A New Perspective on Fashion Sustainability – Part 2


In our previous blog, we’ve discussed how the paradigm in fashion is shifting.   Consumers are demanding a more sustainable way of doing business. They are concerned about the environment and about how their clothes are being manufactured.

It is no longer a secret how fast fashion has an impact on our world. But what are different stakeholders doing to make a difference?   

The government, consumers, brands, and manufacturers all have a role to play if we want to create a more sustainable world of fashion. Let's look at each of these stakeholders in turn. 

Government and Media 

Overall, now, it looks as if governments are not yet taking an active role in fashion sustainability.   

Fairtrade policies and eco-friendly practices can make a massive difference in sustainability, but its impact remains relatively small.   Ethical supply chains are challenging to put in place and to audit. 

High-income countries can promote sustainability under the umbrellas of 'occupational safety' and 'health regulations'. For example, they can increase taxes for clothing from low-to-middle income countries, or place caps on annual quantities imported. They can offer incentives to local manufacturers.

A practical example – the UK in 2019

Earlier this year, MP’s from the UK Environmental Audit Committee asked the UK Government to support initiatives to force fast fashion manufacturers to start watching their environmental impact and overall working conditions.

In a formal response, the Government refused to accept any of the MP’s 18 recommendations.   

It was not because of the recommendations in itself, but rather because they said that there are already global plans in place.   

SCAP (the Sustainable Clothing Action Plan) sets industry standards for reducing the carbon footprint, to save water, and handle waste.

    (The problem with SCAP, however, is that membership is at this stage, still voluntary.  Brands, retailers, and manufacturers in the UK feel that the government is not doing enough in the sustainability process.)

    The '2020 Circular Fashion System Commitment' wants industry players to look at the fashion industry as a cycle.  Its mission is to collect, recycle, and resold.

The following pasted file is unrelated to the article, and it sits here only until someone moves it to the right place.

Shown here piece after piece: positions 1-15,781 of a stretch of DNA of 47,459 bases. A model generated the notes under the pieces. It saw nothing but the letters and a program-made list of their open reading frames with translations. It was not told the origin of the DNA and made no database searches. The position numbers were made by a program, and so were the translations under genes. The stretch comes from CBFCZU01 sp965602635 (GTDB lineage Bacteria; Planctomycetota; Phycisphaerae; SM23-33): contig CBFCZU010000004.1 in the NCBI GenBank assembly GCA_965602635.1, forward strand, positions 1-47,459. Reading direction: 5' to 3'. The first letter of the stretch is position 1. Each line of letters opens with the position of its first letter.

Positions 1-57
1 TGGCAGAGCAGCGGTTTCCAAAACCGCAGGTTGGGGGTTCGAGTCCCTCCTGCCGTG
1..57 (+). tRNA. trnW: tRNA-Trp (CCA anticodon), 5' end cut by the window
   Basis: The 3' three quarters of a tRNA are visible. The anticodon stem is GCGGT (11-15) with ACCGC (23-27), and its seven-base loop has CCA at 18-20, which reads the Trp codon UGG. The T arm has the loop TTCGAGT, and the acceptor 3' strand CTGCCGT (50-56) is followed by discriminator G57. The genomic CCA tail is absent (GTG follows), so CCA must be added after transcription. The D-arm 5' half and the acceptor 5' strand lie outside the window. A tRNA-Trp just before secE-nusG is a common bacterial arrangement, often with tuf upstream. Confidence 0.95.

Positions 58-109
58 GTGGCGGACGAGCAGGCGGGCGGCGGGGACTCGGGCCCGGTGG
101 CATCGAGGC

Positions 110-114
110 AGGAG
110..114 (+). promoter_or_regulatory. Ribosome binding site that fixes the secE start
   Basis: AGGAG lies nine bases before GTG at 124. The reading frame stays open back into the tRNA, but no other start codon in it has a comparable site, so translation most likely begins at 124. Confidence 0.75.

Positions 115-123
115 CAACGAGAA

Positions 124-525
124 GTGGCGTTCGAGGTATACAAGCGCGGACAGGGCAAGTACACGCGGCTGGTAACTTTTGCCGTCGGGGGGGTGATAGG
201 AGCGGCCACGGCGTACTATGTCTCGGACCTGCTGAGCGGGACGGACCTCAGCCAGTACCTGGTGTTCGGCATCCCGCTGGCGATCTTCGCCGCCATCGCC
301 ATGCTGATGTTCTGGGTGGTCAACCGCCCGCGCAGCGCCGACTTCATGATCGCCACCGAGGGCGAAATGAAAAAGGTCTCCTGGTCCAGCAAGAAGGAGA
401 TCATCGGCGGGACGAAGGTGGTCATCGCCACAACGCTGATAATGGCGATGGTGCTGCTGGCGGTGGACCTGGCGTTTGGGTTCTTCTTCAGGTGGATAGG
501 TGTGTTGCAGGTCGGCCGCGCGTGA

It remains to be seen how sustainability campaigns will mobilize companies throughout the fashion industry, without the specific input of government regulations.


      Social media has taken the front seat to more traditional ways of receiving information nowadays.   Companies wanting to send sustainable messages should do so through the audience's preferred channels – which is social media, in the most meaningful sense.

      Social media (Instagram, Twitter, Facebook) drives engagement on critical issues with core audiences.  If sustainability is not discussed here, it might be interpreted that the message is not important enough.   

      Furthermore, one study found that consumers see more 'luxury' fashion brands as leaders in the industry.  They are more likely to interact on social media with sustainability messages from luxury brands.  

      Sustainability practitioners can only win if they find the creativity to mobilize their cause in relevant media channels. 


      We’ve discussed the role of the consumer in sustainability in various blogs on this site already.  What can you do to make a difference?  

      To summarize quickly here, consumers must do the obvious thing and support companies and practices that try and minimize damaging impacts on humans and the environment in the fashion industry.    

      With the legal landscape changing and more regulations imported, consumers must be aware of 'greenwashing'. Some companies would say that they are sustainable, while, in fact, they are not.